Publishing a Series Out of Order & Other Adventures in Publishing

UnderwoodKeyboardThe one thing all newer authors learn pretty quickly is that there is no blueprint, no “how to” guide, to publishing.

We kind of have to feel our way around, gleaning what information we can from conferences and loops while being careful not to ask our editors or agent too many questions for fear of being a pest or looking stupid (at least in my case).

I’m a new-ish author.  Even though I’ve published three books in the past year, I remain a novice in many ways and how I handled my first series certainly attests to that fact.

My debut novel, published in April 2013, was not the first manuscript I wrote; it wasn’t even the first book I sold. The first title I sold was Tempting Bella, the third book in the series. My fabulous agent went to bat for me right away, asking my editor to publish the second book in the series, Seducing Charlotte, first.

Why not the publish the first book in the series first? After all, that would make the most sense as reviewers have certainly pointed out.

One friendly blogger, who had given the first two books nice reviews, wrote this about Compromising Willa:

“Overall, not a bad read once I got past my confusion at the beginning.” 

Another reviewer, who gave all three books excellent reviews, wrote:

“For some reason ‘the men in suits’ that bought these stories, decided they should be published out-of-order. Don’t ask!”

I cringed when I read these comments and I wish I could blame the ‘men in suits’, but the responsibility lies with an insecure author in elastic-waist pants. Yes, that would be me.

Diana Quincy's Accidental Peers series in order of publication, although not in chronological order.

Diana Quincy’s Accidental Peers series in order of publication, although not in chronological order.

Compromising Willa, the first book in the series, was also the first book I ever wrote. It had finaled in contests for unpublished writers but had never won. By contrast, Seducing Charlotte and Tempting Bella racked up a number of contest wins and I thought they were “higher concept” and would sell better. In my mind, Willa was relegated to less-favored child status.

Because of this, I never sent Willa to my agent and my editor wasn’t even aware Willa existed until she asked, “Do you have any other books in this series?”

“Um, yes,” I said and promptly emailed the manuscript. My publisher bought it, along with the unfinished fourth book in the series, demonstrating more confidence in me and my writing than I ever had.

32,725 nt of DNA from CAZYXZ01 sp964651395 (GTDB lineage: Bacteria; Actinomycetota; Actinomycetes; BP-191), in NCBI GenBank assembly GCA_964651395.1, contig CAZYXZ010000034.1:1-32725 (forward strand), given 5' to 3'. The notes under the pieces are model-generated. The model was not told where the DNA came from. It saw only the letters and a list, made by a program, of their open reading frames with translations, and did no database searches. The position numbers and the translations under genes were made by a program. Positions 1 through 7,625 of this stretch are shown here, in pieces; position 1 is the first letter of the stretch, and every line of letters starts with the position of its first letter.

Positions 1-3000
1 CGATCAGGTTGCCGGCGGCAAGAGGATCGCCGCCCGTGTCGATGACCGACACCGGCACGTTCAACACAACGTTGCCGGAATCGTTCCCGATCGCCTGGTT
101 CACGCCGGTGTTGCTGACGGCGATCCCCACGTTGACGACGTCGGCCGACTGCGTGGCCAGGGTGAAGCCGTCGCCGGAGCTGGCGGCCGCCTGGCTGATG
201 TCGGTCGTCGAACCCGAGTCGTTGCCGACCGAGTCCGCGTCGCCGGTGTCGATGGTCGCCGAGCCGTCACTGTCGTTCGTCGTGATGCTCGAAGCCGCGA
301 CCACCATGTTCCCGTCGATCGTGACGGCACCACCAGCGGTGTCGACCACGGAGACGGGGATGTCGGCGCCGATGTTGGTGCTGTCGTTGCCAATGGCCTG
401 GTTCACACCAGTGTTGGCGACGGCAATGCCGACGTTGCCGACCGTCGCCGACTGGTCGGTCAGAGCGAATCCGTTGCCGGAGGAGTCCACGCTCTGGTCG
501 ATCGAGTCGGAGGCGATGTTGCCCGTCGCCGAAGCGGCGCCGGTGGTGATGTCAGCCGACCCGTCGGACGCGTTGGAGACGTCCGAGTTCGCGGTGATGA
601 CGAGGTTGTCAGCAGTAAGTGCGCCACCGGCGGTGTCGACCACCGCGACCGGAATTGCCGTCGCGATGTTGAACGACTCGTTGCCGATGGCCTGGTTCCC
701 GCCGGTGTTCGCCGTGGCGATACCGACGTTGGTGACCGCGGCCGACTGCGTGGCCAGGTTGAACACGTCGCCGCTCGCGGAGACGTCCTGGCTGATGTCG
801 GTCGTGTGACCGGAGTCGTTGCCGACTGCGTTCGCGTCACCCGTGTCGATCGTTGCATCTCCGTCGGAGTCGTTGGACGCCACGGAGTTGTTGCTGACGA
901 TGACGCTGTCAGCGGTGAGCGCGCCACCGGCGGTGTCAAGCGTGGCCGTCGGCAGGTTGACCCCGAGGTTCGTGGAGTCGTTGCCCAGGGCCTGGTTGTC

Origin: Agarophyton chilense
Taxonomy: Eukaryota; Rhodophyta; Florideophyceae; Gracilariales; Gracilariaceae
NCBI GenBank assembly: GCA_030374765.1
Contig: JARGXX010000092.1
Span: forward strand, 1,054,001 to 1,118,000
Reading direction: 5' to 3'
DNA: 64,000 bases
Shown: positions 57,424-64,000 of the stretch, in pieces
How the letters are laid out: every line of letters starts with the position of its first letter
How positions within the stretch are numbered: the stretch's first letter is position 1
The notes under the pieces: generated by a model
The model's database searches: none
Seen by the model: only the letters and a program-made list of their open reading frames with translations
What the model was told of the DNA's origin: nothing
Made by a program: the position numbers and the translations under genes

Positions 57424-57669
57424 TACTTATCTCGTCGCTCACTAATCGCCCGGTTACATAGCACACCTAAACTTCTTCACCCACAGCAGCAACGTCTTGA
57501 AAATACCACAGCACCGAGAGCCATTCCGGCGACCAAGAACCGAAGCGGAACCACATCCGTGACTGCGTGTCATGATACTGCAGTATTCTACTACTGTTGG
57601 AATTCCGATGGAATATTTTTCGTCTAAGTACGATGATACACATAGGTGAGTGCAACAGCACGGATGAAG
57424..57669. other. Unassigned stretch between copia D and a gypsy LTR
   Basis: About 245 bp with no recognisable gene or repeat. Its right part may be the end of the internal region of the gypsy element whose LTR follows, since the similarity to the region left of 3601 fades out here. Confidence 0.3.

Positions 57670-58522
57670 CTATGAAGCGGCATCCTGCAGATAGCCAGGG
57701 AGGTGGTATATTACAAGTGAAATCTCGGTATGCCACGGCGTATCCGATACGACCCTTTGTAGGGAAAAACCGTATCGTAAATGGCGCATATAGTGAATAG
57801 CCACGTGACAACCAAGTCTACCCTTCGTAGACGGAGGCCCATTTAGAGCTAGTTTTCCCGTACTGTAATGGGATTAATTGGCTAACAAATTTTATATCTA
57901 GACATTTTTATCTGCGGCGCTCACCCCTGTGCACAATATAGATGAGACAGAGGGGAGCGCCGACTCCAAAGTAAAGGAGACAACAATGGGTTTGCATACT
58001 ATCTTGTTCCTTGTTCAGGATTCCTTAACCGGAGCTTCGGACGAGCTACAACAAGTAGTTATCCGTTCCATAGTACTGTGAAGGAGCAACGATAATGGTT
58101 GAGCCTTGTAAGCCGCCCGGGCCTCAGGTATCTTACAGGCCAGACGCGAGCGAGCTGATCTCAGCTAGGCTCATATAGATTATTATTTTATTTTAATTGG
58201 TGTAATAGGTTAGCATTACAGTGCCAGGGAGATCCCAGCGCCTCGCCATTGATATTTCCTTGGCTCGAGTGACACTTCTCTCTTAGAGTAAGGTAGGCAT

In short, I allowed my insecurities as an author to create confusion for my readers, which, in some cases, clearly diminished their reading enjoyment.

However, looking at the bright side, what I’ve learned from the experience, is that yes, I am an author, but I am also a businesswoman responsible for  charting the journey my books take on their way to publication.

While I’m fortunate to have the backing of a highly-respected agent and a thriving, innovative publishing house, the buck, as they say, stops with me. And I owe it to myself and my readers, to step up to the challenge.

What about you? What writing/publishing lesson do you wish you’d learned before you actually did?

 

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16 Comments

  1. I’ve actually heard of several authors publishing their series out of order. As an author, I understand it, but less as a reader. I’m working on a series now and I wish I had come up with a series name prior to the first one being published. I’m hoping if my editor accepts the second one, we can do just that.

    Reply
    • Diana Quincy

       /  April 7, 2014

      Hi Jennifer – I hope it works out with your series name! I feel the same about series that are published out of order; I don’t like it as a reader even though I’ve read many series out of order because I discover the second or third book before reading the first.

      Reply
  2. “insecure author in elastic-waist pants.” Snort.

    Sometimes things are out of your control. Should you have shelved a book just because it can’t be released in order? I dunno. Seems like a lot of readers are smart enough to figure it out.

    Don’t beat yourself up. Life goes on. There’s always the next series!!

    Reply
    • Diana Quincy

       /  April 7, 2014

      Hi Joanna,